It has become clear over the past few years, that the Post PC era, while not yet upon us, is closing in. With smartphone penetration over 35%, and 1 in 3 in the US owning tablets by 2015 Microsoft clearly sees that the day of the PC being the ubiquitous device for accessing the internet is numbered. They responded slowly (like the responded slowly to the internet in 1995), but by the time they got around to deciding what to do they have decided to go all in. Make their tablet (and now their smartphone) all run the same operating system as the one thing they can be assured that a ton of us will run, the desktop.

However, they also realized that they had to radically change the underlying way that windows operated, as people would not accept a tablet and phone that got viruses the way that windows does. So they created WindowsRT, a sandboxed version of windows that won’t allow easy installation of programs except through the Microsoft store (this will help stop malicious applications from being installed by social engineering). It also limits what a programmer can do except with permissions from the user. And they created a browser that will not allow the installation of plugins (plugins being the major source of browser exploits in the past couple of years). They relented to allowing flash, but they will only run white-listed flash applications, which means that if your website needs to run flash you will have to apply to get on the Microsoft whitelist for flash. Probably the best way to handle flash, however it will probably be confusing for the inexperienced user why their favorite flash game website works when they got their from the desktop and why it doesn’t when the got their from the Metro UI).

Of course if you use the Desktop you can still get viruses and malware to your hearts content, but Microsoft if doing everything they can to force you into the Metro experience. The start button became a start screen thus if you want to start an application you will usually be forced back to the Metro screen. Microsoft is hoping that you like it there, and that developers will see that they can make lots of money writing applications there. And once they have people in the Metro mindset, the tablet and the phone will be there waiting for them. And applications written for the Metro desktop will already run on the Surface tablet, and are apparently easy to convert to the new Windows Phone 8. It sounds like a good plan, unless people start hating the Metro UI and how it has been artificially forced on you by Microsoft. And unfortunately from my usage so far, the whole Metro UI suffers from feeling like a 1 point 0 release, and everyone knows that Microsoft never gets things right until version 3.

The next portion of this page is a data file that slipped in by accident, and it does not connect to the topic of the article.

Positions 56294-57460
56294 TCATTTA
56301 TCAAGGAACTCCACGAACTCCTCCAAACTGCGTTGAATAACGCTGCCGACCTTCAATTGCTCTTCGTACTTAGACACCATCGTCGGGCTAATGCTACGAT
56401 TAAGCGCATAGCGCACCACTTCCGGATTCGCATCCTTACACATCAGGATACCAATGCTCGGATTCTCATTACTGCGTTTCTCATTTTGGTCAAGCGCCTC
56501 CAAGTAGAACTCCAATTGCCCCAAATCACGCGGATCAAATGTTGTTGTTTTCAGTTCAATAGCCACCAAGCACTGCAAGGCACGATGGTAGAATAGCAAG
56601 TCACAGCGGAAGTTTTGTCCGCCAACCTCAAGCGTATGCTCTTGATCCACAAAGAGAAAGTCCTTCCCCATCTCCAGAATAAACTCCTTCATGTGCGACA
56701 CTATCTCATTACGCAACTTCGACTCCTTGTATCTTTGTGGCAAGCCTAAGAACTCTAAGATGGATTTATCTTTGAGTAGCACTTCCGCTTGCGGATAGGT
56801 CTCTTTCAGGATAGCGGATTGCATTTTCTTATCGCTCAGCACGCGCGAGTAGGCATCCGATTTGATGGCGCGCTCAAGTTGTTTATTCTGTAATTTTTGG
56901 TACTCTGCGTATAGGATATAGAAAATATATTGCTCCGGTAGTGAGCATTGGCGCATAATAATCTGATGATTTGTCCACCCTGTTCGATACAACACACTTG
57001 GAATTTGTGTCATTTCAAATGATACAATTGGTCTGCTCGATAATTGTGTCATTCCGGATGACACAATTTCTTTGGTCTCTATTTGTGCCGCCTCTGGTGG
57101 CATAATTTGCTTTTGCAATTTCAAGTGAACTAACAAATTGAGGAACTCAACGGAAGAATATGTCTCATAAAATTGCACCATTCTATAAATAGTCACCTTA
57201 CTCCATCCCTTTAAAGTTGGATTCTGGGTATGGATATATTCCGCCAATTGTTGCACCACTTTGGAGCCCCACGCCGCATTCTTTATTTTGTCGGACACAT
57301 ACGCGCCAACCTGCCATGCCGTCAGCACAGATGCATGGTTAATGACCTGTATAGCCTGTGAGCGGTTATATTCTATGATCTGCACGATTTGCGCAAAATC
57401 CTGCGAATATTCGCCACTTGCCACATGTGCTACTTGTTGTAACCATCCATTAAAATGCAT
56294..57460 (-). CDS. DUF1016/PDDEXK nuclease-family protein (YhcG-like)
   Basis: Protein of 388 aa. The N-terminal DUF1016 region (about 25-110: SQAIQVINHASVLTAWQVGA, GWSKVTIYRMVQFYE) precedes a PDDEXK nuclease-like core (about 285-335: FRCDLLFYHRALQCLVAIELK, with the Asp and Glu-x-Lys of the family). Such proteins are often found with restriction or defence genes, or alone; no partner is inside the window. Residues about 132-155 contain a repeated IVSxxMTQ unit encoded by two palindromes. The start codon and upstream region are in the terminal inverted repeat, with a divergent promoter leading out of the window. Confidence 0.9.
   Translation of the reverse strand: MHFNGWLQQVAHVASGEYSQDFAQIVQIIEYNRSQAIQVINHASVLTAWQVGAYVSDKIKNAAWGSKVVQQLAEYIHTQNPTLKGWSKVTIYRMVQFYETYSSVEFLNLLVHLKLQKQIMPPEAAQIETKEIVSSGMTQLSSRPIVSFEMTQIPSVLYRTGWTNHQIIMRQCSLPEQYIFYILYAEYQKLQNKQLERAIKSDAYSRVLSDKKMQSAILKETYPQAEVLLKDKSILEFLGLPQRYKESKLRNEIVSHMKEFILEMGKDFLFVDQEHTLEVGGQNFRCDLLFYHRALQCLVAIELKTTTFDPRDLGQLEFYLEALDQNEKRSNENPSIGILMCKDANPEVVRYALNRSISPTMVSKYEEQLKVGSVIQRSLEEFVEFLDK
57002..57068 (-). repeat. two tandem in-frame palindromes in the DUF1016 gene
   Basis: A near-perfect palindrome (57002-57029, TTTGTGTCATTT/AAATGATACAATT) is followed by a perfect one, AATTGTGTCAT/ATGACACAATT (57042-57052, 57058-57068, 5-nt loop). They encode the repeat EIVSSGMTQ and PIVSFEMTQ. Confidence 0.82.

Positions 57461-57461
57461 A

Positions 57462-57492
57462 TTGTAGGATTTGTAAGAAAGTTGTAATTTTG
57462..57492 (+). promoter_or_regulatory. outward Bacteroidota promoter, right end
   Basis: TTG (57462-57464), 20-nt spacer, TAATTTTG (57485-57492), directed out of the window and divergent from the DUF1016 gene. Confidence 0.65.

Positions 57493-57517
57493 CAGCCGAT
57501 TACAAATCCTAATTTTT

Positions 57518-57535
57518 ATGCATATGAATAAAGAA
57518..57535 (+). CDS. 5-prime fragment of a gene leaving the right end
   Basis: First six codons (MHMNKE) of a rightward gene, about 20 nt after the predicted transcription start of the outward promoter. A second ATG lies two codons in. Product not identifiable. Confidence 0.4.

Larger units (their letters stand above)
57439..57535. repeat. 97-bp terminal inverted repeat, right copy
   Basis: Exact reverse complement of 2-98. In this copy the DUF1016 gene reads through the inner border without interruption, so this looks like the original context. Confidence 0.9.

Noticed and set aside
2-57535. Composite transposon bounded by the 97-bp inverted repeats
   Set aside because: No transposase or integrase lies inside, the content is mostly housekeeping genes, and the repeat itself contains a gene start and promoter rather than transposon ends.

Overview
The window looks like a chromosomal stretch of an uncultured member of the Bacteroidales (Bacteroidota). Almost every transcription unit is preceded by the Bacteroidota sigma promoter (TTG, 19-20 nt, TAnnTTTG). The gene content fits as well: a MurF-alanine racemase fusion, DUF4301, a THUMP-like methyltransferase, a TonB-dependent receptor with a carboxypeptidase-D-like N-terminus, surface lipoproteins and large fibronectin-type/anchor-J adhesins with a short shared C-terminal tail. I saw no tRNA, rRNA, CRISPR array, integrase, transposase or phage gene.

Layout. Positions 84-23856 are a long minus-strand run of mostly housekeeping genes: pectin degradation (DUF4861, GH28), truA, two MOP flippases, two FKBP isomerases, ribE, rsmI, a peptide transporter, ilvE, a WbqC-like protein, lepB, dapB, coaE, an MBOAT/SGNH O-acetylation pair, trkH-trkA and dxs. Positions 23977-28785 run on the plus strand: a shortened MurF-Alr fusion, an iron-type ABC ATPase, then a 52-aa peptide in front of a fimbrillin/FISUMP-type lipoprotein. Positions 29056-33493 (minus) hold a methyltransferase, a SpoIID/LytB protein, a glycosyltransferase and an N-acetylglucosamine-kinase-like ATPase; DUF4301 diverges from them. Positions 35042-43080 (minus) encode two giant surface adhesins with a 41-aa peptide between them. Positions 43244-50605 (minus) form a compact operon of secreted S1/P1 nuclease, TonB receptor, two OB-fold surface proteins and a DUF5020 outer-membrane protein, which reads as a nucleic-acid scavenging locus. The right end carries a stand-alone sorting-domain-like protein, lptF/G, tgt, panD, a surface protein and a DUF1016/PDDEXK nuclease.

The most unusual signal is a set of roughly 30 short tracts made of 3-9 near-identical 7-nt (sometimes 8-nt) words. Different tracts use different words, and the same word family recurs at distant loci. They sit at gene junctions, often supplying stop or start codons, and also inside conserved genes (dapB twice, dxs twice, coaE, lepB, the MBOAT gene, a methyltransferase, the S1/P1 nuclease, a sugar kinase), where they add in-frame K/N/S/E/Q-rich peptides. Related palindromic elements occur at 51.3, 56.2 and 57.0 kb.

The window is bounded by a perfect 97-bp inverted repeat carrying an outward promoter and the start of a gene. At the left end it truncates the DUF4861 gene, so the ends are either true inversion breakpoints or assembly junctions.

Personally I think that this is going to make Windows 7 the next Windows XP and Windows 8 the next Vista. I think that unless Microsoft charges almost nothing for WindowsRT licences that Windows tablets will go nowhere, and that the Windows Phone is already dead. With the phone it took them far too long to get to be on par with the competition and when the competing operating system is as good or better and free, how do you convince partners to use your operating system (other than by giving them a ton of money to do so, like they did with Nokia).

They missed the boat on tablets as well, with Ballmer claiming that Windows 7 was fine for tablets. Because the turn around for a Windows operating system is 3 years (now it’s three years, with Vista it was 6), they are unable to adjust and add things like functionality required for a tablet. Of course Microsoft had had tablets for years, but they never worked and always fell short of the mark. When Apple released the first tablet that made sense, everyone was grasping trying to come up with a response. For Microsoft it was trying to have their hardware partners shovel Windows 7 on a tablet, for Google it was Honeycomb. But after a year and a half later there was a good tablet operating system in Ice Cream Sandwich. Windows 8 will be released two and a half years after the iPad and it will be playing catch up as badly as the first Windows Phone was playing catch up to the iPhone. And since Microsoft only releases a new operating system every 3 years, unless they change their pattern, it will be almost impossible for it to catch up.

Showing that they don’t trust their hardware partners, and throwing them under the bus by releasing the surface may provide a decent hardware experience without all the standard windows crapware installed, but unless the Surface hits the sub $400 market it isn’t going anywhere. Google’s Nexus tablet will probably be announced next week and probably be under $200, so once again Microsoft will be playing catch up. And where will this leave us? Swearing and the stupid Metro start screen and either finding a way to disable it, or re-installing windows 7!